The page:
Thursday November 12 12:22 PM ET Blind Man Seeks Cyberspace Access

Blind Man Seeks Cyberspace Access

SAN FRANCISCO (AP) - A blind man has filed a complaint against a mass transit commission, claiming his inability to access its Web site of bus and train schedules violates federal law.

Randy Tamez, who was blinded 12 years ago by treatment for a brain tumor, cited the Americans With Disabilities Act in his formal complaint Nov. 2 against the Metropolitan Transportation Commission. The commission oversees nine Bay Area counties' mass transit systems.

Tamez, 36, sees only shapes, shadows and light.

His complaint is part of a growing mound of paperwork that is steering ADA regulations toward the Web. The disabilities act was passed by Congress in 1990.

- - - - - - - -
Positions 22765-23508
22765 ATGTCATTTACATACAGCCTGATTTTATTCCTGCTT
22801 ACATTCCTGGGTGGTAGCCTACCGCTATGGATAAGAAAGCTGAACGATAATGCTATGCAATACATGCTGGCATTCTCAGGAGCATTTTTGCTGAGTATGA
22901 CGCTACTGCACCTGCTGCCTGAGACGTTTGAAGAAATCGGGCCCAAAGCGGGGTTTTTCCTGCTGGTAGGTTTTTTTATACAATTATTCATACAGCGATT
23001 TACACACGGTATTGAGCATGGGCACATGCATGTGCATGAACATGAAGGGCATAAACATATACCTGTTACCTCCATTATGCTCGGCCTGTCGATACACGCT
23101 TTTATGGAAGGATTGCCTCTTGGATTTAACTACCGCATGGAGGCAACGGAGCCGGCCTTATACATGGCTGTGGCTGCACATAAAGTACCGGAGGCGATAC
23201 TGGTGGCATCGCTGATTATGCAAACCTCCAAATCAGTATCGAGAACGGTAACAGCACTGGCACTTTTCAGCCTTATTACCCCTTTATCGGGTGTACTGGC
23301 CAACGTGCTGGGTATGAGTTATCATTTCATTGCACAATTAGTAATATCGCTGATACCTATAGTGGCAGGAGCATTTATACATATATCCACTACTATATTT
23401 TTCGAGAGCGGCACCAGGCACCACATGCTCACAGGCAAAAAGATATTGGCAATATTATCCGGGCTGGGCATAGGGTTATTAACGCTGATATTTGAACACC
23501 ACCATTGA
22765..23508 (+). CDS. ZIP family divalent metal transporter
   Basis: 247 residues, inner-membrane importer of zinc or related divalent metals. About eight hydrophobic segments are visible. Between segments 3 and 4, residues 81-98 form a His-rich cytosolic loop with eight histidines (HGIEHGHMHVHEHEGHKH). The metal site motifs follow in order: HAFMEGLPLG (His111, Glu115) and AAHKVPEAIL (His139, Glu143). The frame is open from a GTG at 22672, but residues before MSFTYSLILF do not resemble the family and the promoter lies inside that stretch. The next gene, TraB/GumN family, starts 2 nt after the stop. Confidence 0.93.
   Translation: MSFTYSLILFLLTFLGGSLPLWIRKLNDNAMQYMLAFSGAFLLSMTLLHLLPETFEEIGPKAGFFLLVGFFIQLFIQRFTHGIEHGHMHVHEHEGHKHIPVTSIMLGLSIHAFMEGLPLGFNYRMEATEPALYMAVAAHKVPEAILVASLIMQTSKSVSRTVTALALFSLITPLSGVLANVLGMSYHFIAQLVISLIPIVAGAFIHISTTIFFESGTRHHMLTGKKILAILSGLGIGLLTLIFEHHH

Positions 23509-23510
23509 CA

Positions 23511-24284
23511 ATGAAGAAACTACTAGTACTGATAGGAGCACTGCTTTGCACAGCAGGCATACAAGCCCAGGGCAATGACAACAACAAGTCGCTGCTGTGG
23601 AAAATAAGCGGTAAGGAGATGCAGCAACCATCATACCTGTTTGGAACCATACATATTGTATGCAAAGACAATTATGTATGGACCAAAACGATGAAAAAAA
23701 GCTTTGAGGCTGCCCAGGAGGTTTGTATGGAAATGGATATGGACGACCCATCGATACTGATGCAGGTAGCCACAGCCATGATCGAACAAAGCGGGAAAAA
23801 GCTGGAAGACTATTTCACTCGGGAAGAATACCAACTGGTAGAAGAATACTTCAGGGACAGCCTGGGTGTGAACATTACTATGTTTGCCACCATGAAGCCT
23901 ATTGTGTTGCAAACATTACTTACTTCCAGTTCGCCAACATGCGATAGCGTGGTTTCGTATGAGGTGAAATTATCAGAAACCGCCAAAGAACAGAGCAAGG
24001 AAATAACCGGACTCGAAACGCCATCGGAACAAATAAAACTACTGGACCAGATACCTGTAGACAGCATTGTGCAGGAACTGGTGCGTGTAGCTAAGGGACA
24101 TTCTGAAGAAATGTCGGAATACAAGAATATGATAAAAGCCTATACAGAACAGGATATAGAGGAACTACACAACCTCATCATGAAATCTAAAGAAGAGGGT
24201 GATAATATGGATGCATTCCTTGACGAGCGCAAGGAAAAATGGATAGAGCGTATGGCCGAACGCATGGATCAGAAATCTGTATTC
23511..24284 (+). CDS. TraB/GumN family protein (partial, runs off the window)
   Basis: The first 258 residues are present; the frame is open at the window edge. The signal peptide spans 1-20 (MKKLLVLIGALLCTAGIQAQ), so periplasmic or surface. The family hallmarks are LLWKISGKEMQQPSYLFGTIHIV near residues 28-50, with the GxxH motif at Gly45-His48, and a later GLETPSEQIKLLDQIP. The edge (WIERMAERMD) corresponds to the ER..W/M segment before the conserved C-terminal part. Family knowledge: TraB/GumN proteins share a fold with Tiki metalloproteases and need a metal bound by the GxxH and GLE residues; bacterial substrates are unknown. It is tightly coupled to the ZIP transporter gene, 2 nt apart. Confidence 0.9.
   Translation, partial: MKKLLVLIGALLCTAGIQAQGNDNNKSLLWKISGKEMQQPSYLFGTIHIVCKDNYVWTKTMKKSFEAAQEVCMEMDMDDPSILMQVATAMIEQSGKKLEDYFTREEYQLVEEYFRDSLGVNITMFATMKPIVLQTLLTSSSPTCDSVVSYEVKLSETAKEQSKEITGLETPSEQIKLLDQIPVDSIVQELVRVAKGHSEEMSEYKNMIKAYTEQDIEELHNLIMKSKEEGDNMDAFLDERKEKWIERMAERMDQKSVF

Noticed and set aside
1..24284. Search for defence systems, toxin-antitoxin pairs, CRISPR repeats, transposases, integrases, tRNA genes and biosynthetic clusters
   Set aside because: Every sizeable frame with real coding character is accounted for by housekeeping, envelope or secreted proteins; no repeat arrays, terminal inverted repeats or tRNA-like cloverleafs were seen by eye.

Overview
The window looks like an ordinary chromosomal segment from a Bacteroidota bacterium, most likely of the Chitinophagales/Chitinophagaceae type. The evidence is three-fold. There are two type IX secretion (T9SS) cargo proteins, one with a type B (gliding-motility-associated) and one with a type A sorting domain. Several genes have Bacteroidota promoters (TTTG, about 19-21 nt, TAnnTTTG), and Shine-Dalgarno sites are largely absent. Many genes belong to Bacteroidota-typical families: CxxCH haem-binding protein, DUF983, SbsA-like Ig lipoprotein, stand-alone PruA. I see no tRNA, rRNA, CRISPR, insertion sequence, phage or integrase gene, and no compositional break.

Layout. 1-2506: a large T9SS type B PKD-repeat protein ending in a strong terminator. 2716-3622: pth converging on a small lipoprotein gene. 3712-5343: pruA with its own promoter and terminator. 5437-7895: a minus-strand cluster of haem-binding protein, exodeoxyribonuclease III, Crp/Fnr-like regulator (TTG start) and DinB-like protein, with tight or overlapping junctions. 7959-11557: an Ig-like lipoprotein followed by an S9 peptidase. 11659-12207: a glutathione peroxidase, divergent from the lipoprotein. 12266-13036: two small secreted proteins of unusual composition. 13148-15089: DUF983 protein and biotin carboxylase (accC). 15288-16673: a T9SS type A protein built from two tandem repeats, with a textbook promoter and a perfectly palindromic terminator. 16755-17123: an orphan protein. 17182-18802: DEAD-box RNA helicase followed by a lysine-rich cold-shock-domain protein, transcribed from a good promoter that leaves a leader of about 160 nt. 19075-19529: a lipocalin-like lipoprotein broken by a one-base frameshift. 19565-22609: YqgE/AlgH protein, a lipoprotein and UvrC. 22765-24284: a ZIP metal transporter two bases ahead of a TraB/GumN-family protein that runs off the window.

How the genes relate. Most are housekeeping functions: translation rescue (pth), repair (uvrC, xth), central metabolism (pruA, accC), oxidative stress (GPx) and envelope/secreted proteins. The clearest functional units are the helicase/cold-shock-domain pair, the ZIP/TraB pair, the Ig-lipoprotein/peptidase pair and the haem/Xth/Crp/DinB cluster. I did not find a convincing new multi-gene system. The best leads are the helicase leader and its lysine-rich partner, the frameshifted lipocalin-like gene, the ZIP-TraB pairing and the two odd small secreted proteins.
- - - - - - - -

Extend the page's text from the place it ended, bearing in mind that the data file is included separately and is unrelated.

``The online world was friendly when it was a text-based medium,'' said Cynthia Waddell, the city of San Jose's ADA coordinator, who is deaf. ``But as it has rapidly grown to a robust multimedia environment, it has erected new barriers that were never there before.''

Devices that allow a blind person to use the Web, for example, work well with a site that has a lot of text. As Web sites fill up with pictures, video clips and sound, though, text often becomes a secondary concern to online designers.

Two other complaints, filed this year against San Francisco and Washington, D.C., allege those cities failed to make touch-screen computer kiosks for the public usable by the blind or deaf. Both cities have promised to work to remedy the problem.

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